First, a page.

During a chemical incident, local officials may recommend that residents shelter in place.
To shelter in place during a chemical emergency, minimize airflow in the home by turning off furnaces, air conditioners, fans and heaters, according to the Federal Emergency Management Agency.
You can use plastic sheeting to seal windows. Use duct tape to help cover gaps around windows and doors.
Babin, of Harris County Pollution Control Services and Department, said some residents may decide to shelter in place when air quality readings show some risk even if local officials have not recommended doing so — such as people with respiratory conditions, older people and those with young children.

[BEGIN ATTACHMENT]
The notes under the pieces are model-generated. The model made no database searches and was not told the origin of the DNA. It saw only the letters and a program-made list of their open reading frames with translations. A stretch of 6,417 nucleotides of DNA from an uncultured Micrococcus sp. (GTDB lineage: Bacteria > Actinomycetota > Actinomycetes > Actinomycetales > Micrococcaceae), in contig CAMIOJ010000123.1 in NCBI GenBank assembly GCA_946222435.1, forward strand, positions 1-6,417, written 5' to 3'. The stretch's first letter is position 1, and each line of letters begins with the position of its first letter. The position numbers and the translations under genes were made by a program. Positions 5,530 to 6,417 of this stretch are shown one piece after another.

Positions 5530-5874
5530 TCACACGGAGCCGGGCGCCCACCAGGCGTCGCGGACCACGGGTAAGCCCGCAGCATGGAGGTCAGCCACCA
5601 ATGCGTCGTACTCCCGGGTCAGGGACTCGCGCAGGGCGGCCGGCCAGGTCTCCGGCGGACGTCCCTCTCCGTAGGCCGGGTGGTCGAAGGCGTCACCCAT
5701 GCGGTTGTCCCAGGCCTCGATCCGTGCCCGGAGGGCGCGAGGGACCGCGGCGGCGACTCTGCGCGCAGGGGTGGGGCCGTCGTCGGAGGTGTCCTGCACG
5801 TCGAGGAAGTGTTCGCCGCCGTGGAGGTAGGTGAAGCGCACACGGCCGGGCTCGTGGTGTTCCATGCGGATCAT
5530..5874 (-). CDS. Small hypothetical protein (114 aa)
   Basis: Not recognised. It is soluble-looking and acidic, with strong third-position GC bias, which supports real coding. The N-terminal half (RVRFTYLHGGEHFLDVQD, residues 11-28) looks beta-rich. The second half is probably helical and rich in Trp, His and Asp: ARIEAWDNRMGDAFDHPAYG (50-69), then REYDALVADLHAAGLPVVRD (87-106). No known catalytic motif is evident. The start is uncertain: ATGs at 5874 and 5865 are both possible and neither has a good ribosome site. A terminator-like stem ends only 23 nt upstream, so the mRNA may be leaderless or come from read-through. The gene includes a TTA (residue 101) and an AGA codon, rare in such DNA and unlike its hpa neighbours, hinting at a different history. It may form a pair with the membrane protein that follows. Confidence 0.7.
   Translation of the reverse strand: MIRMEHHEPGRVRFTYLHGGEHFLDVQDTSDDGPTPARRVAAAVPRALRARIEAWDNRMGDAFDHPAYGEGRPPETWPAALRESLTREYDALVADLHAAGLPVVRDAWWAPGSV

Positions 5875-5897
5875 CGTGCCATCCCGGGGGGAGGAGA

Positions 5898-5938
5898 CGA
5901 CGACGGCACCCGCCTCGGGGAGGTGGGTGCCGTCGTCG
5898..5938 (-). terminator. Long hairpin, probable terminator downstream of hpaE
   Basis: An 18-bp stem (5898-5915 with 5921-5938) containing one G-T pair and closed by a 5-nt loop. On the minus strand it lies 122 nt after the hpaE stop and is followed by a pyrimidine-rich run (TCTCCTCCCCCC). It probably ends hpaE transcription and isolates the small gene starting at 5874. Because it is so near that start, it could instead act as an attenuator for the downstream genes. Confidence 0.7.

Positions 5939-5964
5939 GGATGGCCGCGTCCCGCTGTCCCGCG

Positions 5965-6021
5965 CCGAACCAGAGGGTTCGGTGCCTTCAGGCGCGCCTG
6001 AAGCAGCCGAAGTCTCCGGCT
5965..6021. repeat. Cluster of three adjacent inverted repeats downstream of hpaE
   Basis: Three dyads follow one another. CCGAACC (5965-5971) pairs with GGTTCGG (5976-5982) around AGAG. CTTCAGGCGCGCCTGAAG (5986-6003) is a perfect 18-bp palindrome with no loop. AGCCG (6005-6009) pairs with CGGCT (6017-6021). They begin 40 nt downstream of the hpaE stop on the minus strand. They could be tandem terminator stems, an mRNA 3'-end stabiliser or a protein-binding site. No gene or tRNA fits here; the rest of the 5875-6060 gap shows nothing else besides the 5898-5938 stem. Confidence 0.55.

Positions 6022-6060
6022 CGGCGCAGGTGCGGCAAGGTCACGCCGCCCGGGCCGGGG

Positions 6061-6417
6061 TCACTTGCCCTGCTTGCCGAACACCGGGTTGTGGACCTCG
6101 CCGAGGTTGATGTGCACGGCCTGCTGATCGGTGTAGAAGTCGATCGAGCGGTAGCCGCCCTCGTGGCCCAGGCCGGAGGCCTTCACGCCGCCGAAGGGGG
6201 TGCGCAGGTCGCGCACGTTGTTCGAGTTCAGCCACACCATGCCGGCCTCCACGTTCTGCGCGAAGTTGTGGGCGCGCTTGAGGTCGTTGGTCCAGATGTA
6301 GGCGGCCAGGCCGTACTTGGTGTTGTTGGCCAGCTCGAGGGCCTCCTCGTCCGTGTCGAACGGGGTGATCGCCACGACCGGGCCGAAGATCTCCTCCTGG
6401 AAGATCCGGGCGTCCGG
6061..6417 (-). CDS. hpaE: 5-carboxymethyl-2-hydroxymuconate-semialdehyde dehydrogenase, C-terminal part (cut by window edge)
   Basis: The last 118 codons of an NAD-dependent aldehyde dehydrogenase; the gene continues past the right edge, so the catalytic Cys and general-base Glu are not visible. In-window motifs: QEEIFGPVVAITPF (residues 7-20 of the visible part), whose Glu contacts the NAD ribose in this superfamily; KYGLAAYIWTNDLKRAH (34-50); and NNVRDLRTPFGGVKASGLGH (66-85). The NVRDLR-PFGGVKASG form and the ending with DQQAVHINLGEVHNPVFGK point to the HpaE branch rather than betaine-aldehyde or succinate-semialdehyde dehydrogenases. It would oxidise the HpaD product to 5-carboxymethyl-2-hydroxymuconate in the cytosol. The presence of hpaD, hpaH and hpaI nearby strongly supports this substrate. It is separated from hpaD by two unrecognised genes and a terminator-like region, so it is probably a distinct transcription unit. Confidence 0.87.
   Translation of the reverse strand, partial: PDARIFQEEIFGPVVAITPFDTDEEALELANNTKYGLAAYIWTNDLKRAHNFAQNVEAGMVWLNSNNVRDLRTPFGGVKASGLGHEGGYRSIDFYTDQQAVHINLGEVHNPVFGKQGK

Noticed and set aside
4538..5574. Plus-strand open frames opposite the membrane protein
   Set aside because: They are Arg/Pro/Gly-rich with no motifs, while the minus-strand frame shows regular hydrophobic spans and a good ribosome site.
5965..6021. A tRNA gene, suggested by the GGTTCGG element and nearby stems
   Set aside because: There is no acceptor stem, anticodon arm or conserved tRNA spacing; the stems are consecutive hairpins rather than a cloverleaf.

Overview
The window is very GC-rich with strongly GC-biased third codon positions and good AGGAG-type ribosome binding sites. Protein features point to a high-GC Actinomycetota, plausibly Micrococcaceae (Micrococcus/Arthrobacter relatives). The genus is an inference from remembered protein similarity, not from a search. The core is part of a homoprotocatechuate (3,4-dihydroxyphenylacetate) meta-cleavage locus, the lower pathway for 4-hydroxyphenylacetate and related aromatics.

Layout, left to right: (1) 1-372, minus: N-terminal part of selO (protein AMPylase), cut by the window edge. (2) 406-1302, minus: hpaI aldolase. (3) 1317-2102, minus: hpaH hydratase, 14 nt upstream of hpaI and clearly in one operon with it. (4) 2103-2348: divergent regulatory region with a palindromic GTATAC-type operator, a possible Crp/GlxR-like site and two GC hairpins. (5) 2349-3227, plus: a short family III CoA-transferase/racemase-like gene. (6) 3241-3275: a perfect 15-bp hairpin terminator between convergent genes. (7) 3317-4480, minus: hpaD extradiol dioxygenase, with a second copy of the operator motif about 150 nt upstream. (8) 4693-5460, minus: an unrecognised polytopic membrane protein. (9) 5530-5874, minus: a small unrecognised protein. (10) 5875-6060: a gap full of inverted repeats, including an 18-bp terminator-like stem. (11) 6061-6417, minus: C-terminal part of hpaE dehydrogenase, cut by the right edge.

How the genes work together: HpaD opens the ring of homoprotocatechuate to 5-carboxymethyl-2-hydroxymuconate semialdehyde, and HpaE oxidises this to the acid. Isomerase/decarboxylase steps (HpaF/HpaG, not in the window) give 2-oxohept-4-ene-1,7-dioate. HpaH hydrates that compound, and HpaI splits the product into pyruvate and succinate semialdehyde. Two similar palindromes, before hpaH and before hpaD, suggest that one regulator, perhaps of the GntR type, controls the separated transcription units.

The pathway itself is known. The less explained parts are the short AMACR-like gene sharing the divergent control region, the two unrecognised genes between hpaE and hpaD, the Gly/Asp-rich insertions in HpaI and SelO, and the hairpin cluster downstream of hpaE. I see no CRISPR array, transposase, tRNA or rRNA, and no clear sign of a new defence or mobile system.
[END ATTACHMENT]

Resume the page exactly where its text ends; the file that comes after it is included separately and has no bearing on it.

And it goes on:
“Even if there’s not a shelter in place called, you can protect yourself,” she said.
Issuing a shelter-in-place advisory is an extraordinary measure, and at times, the pollutant may dissipate quickly before officials decide to warn the public, she said.
“Even if the jurisdiction has not called it, if you know there’s a level of benzene … in your area, you can say, ‘Let’s not go outside,’” she said.
Sheltering in place can be an emotional rollercoaster, said Arellano of Fenceline Watch. Once a shelter-in-place advisory is recommended, residents must work quickly to seal all windows and doors shut. Then, the waiting begins for emergency updates.
“It's just about calming down at that point,” Arellano said.
Arellano recommends buying board games and finding ways to distract yourself.